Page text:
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Allan Hills A77012
Basic information Name: Allan Hills A77012
     This is an OFFICIAL meteorite name.
Abbreviation: ALHA77012
This meteorite may also be called Allan Hills 77012 (ALH 77012) in publications.

Observed fall: No
Year found: 1977
Country: Antarctica [Collected jointly by ANSMET (US) and NIPR (Japan)]
Mass:help 180.2 g
Antarctic Meteorite Newsletter:  AMN 3(1)  (1980)  H5
Meteoritical Bulletin:  MB 76  (1994)  H5
NHM Catalogue:  5th Edition  (2000)  H5
NIPR Catalogue:  2000 Edition  (2000)  H5
MetBase:  v. 7.1  (2006)  H5
Recommended:  H5    [explanation]

This is 1 of 10950 approved meteorites (plus 20 unapproved names) classified as H5.   [show all]
Search for other: H chondrites, H chondrites (type 4-7), Ordinary chondrites, and Ordinary chondrites (type 4-7)
Writeup from AMN 3(1):
This text was reprinted from AMN 3(1) in AMN 4(1). In some cases, it may be an updated version from the original.

Sample No.: ALHA77012

Location: Allan Hills

Field No.: 77122942

Weight (gms): 180.2

Meteorite Type: H5 Chondrite


Physical Description:

The sample is roughly pyramidal in shape, with the E surface being semi-flat and a fracture surface. The B and S surfaces have very thin, patchy, black fusion crust. The remainder of the sample is stained reddish-brown by iron oxidation. No unweathered material was exposed during processing.


Petrographic Description: Brian Mason

Chondritic structure is well developed; chondrules are 0.3-0.9 mm in diameter, the commonest types being granular olivine, barred olivine, and fine-grained pyroxene. In the olivine chondrules the material interstitial to the olivine is a fine-grained aggregate probably of pyroxene and plagioclase. Some larger irregular aggregates of granular olivine (up to 6 mm in greatest dimension) are present. The matrix of the chondrules and aggregates is a granular aggregate of olivine pyroxene, with minor nickel-iron and troilite (nickel-iron in excess of troilite). Somewhat eroded fusion crust is present along one edge. The section is pervaded with brown limonitic staining, and small patches and veinlets of limonite are present. Microprobe analyses show uniform olivine (Fa18) and orthopyroxene (Fs16) compositions. The meteorite is classified as an H5 chondrite.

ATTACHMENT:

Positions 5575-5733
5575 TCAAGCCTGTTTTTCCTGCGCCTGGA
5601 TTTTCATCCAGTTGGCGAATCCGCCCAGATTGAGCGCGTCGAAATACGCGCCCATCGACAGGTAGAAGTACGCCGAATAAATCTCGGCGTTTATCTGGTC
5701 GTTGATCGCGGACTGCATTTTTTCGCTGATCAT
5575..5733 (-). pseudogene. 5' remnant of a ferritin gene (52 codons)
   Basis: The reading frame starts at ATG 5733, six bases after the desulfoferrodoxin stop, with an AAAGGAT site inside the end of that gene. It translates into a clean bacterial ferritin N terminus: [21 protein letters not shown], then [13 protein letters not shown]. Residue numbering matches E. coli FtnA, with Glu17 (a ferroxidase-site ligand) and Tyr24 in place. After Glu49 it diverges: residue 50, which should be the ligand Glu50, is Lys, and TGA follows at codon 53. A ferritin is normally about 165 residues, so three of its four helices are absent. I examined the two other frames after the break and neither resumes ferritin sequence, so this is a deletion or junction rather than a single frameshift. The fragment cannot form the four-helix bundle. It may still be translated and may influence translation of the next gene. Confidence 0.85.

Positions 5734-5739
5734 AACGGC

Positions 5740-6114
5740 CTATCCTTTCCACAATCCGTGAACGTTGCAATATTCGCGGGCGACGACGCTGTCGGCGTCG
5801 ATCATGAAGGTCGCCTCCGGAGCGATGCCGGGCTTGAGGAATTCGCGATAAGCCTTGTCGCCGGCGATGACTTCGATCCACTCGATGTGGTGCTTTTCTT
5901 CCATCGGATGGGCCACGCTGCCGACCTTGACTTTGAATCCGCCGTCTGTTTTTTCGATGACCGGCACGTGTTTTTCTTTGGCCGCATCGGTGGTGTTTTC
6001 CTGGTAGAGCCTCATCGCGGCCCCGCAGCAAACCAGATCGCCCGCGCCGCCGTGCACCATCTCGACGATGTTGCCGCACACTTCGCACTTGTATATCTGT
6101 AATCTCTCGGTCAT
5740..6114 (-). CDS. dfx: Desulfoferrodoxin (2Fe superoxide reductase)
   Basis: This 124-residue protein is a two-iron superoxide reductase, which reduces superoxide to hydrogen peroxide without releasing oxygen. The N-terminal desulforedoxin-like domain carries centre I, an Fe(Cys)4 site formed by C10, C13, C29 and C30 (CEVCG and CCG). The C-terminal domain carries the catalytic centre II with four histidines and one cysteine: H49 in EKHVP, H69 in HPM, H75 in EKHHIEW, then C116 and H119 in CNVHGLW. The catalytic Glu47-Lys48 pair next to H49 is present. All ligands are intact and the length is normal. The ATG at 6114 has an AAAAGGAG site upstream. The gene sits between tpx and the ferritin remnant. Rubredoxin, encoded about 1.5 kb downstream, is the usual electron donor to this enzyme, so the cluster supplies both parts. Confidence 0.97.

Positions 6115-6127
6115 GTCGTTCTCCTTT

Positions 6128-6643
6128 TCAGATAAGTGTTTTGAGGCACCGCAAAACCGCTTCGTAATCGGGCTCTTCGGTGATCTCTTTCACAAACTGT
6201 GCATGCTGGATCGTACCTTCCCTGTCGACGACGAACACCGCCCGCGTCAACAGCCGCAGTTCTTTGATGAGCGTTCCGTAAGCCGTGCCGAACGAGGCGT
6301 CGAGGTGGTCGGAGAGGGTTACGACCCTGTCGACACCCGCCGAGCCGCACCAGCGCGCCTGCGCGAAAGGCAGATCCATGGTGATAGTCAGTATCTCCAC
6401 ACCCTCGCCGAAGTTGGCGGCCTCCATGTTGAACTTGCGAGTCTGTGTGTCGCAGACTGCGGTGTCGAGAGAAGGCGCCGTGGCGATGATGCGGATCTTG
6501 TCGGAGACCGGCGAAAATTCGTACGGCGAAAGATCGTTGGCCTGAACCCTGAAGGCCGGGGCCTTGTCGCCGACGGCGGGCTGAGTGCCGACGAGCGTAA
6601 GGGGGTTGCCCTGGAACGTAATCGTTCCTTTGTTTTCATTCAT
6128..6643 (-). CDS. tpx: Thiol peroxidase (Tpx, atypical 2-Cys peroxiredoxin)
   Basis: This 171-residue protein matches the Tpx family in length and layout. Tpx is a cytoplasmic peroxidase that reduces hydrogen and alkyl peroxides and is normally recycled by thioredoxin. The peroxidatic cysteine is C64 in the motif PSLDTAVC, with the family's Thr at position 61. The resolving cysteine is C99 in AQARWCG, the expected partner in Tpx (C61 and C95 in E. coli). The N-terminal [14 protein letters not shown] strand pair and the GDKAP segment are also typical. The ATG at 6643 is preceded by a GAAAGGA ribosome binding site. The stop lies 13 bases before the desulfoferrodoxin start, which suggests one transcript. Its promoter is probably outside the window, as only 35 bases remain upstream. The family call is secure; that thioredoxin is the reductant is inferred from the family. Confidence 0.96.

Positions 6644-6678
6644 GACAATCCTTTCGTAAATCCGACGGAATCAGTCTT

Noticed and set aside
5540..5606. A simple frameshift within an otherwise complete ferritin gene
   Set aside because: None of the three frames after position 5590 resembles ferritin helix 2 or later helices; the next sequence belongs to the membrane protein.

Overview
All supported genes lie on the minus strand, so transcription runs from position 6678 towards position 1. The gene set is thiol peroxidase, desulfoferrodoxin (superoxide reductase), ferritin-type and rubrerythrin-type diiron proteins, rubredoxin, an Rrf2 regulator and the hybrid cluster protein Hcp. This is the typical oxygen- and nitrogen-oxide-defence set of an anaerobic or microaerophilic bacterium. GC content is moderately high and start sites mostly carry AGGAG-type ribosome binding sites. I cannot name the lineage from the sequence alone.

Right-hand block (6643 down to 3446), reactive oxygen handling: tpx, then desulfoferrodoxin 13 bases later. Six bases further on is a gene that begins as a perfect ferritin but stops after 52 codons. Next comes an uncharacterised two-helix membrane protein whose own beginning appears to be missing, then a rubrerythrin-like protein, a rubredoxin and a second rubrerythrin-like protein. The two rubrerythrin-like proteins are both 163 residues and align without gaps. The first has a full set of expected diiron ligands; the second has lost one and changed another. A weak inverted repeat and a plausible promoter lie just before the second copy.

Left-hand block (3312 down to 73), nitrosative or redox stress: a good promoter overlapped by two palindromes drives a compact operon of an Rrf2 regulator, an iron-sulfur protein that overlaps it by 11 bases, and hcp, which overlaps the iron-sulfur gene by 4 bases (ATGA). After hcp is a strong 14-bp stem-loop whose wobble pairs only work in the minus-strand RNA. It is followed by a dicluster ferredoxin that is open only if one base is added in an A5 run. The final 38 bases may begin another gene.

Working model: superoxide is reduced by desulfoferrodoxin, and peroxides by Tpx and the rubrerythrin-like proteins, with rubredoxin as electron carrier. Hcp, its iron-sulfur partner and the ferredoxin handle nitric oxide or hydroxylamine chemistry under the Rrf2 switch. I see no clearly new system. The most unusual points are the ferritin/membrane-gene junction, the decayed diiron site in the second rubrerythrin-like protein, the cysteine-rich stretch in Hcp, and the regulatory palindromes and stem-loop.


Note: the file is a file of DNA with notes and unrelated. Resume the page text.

Data from:
  Table 2
  Line 20:
Origin or pseudonym:Main icefield
Mass (g):180.2
Weathering grade:Ce
Fayalite (mol%):18
Ferrosilite (mol%):16
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References: Published in Antarctic Meteorite Newsletter 3(1) (1980), JSC, Houston
Published in Meteoritical Bulletin, no. 76, Meteoritics 29, 100-143 (1994)
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     Catalogue of Meteorites:   (76° 43'S, 159° 40'E)
     Recommended::   (76° 43'S, 159° 40'E)

     This is 1 of 43699 approved meteorites from Antarctica (plus 3802 unapproved names)
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